Twinrova says:

Re: Not yours anymore

Once you sell your product it is not yours anymore.
Actually, this isn’t true anymore. Many companies are now stating if a consumer alters its products in any way, the consumer is liable.

Take a look at the recent changes Microsoft did to XBox360 modders. If the patch catches anything out of the ordinary, Microsoft effectively shuts the box down.

Sony is also doing this with the PSP and PlayStation 3.

In the software world (and we’ve all seen articles here), if a consumer changes code, there’s trouble on the horizon because of it.

There’s no such thing as true ownership when it comes to “intellectual” property. Companies suing companies and consumers to protect this “property” is a clear sign ownership is long dead.

Even the used CD you own isn’t yours despite any claim to the contrary. Sure, you can sell it or loan it out, but actually taking a copy of the source, converting it, and distributing it to other devices is where the industry wants you, the consumer, to pay for it.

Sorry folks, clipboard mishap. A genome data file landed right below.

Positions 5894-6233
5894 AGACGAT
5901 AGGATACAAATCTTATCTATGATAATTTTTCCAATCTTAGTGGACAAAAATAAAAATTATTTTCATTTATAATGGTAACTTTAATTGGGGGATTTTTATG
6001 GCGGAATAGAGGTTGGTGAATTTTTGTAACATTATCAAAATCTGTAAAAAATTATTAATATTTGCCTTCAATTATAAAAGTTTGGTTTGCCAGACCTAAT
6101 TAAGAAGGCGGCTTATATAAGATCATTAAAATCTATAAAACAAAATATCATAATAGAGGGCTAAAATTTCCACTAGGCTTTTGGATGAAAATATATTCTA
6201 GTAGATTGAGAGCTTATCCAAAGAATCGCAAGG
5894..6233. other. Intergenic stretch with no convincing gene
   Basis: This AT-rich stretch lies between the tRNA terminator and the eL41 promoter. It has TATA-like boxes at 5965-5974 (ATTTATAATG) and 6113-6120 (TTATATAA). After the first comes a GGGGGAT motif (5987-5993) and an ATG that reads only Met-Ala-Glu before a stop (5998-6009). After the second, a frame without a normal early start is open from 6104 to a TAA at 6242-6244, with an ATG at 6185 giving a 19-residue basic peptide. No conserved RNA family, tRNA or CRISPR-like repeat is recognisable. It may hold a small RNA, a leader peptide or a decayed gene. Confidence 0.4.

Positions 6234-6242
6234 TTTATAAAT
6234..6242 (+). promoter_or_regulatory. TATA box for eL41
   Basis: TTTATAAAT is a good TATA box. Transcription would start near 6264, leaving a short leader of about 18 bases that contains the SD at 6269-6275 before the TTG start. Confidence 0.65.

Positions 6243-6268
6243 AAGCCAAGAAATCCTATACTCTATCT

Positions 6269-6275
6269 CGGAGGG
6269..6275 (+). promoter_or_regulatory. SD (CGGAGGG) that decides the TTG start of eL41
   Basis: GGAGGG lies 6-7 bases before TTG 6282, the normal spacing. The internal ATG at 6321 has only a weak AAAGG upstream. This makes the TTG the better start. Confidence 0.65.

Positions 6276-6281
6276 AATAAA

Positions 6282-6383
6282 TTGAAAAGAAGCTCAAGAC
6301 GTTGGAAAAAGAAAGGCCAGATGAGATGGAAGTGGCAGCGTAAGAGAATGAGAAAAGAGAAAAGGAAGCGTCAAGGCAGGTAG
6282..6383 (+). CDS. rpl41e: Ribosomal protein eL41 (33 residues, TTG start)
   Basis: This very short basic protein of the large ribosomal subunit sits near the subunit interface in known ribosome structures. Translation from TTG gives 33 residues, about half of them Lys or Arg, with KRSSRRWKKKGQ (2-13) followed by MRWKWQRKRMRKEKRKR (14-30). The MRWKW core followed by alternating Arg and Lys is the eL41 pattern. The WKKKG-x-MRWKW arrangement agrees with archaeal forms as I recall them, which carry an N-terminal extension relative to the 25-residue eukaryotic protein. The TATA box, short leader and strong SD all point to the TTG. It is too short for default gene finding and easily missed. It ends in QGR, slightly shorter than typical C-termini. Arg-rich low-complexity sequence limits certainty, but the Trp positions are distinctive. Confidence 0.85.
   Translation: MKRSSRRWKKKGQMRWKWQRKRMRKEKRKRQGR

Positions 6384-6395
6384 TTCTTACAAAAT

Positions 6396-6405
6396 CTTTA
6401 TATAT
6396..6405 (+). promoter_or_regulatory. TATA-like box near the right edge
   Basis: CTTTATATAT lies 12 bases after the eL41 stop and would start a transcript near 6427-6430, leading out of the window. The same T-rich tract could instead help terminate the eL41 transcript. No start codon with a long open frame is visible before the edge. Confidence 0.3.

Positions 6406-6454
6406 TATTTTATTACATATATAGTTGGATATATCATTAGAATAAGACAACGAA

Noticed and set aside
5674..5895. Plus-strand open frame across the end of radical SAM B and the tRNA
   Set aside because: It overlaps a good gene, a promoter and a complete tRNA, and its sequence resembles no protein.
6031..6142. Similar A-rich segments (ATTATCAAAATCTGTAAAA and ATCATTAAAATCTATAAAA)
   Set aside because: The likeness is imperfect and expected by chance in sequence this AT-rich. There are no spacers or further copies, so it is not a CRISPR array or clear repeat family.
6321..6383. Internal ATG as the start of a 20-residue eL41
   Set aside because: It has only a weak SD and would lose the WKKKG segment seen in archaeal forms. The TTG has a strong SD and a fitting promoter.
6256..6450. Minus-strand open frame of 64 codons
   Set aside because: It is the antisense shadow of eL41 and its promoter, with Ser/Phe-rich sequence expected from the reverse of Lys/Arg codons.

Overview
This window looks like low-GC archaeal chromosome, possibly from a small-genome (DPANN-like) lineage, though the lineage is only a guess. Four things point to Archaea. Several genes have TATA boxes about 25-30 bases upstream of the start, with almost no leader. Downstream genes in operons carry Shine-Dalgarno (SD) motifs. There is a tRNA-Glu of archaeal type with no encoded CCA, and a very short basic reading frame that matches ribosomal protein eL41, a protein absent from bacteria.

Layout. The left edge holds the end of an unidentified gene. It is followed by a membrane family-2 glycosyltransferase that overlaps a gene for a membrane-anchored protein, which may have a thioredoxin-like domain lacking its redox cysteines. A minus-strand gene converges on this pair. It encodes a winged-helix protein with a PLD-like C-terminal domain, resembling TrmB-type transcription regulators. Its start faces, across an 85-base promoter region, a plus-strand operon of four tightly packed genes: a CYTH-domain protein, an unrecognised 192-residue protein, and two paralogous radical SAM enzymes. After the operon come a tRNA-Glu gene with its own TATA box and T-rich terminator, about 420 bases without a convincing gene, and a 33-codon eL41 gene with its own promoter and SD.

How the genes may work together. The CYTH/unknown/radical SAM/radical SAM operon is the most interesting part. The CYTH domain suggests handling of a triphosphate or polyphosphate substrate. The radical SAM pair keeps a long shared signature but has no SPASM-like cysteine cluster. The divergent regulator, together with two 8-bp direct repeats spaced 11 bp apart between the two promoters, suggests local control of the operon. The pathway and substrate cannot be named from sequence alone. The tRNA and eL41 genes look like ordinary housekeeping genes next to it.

I tend to agree it’s a bad decision by the industry, but they’re going to get their way. Just as they have with DRM, initial pricing, and distribution.

And the sheople will go along with it because they have no alternative.

In order for the system to change, steps must be taken:
1) Recording artists must realize the stupidity of their managers to go along with any practice that makes it difficult for consumers to obtain their music. Any managing unit supporting RIAA should be abandoned by the artist.

2) Consumers must stop buying music until the industry gives in. Sure, it’s nice to have a song to listen to when you want to, but as long as the money continues to flow, the industry won’t change.

3) Consumers must educate themselves to understand the difference between a manager and an artist and how revenues are split between them. Then, and only then, will consumers understand why bands tend to favor managers who can get them radio play. $0.25 of $1.00 (guestimate here, folks) beats $0.00 any time.

As long as people think $24.99 is a cheap price for a distributed product that costs $2.92 to make, the less change will happen.

Enjoy your music, folks. Expect to pay more for it next year.

mwwm says:

This is already happening in many countries.

My example from Finland:

Teosto/NCB AND Gramex ask dj’s/radio stations and such to pay a “mechanization fee” when using their own records in other formats.